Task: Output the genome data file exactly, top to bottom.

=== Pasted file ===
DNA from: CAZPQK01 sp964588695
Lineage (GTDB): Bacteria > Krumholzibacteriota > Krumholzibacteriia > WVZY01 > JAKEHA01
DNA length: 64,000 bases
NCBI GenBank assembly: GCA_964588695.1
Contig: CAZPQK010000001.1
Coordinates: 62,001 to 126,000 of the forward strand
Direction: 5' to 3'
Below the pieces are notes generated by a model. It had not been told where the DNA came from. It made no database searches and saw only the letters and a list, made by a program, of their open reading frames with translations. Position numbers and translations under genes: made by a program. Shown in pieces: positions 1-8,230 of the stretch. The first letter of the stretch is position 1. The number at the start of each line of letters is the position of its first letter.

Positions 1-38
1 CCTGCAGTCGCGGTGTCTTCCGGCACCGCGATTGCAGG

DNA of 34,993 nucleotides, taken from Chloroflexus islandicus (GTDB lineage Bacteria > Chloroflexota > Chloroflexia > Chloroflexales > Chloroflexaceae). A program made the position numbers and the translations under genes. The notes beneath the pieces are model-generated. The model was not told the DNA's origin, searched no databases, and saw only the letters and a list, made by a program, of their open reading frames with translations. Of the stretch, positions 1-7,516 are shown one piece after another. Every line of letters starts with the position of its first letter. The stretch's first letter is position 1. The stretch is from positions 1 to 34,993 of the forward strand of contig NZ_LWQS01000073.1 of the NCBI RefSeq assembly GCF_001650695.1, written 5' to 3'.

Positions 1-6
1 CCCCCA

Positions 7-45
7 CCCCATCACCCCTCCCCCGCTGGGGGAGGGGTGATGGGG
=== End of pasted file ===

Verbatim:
DNA from: CAZPQK01 sp964588695
Lineage (GTDB): Bacteria > Krumholzibacteriota > Krumholzibacteriia > WVZY01 > JAKEHA01
DNA length: 64,000 bases
NCBI GenBank assembly: GCA_964588695.1
Contig: CAZPQK010000001.1
Coordinates: 62,001 to 126,000 of the forward strand
Direction: 5' to 3'
Below the pieces are notes generated by a model. It had not been told where the DNA came from. It made no database searches and saw only the letters and a list, made by a program, of their open reading frames with translations. Position numbers and translations under genes: made by a program. Shown in pieces: positions 1-8,230 of the stretch. The first letter of the stretch is position 1. The number at the start of each line of letters is the position of its first letter.

Positions 1-38
1 CCTGCAGTCGCGGTGTCTTCCGGCACCGCGATTGCAGG

DNA of 34,993 nucleotides, taken from Chloroflexus islandicus (GTDB lineage Bacteria > Chloroflexota > Chloroflexia > Chloroflexales > Chloroflexaceae). A program made the position numbers and the translations under genes. The notes beneath the pieces are model-generated. The model was not told the DNA's origin, searched no databases, and saw only the letters and a list, made by a program, of their open reading frames with translations. Of the stretch, positions 1-7,516 are shown one piece after another. Every line of letters starts with the position of its first letter. The stretch's first letter is position 1. The stretch is from positions 1 to 34,993 of the forward strand of contig NZ_LWQS01000073.1 of the NCBI RefSeq assembly GCF_001650695.1, written 5' to 3'.

Positions 1-6
1 CCCCCA

Positions 7-45
7 CCCCATCACCCCTCCCCCGCTGGGGGAGGGGTGATGGGG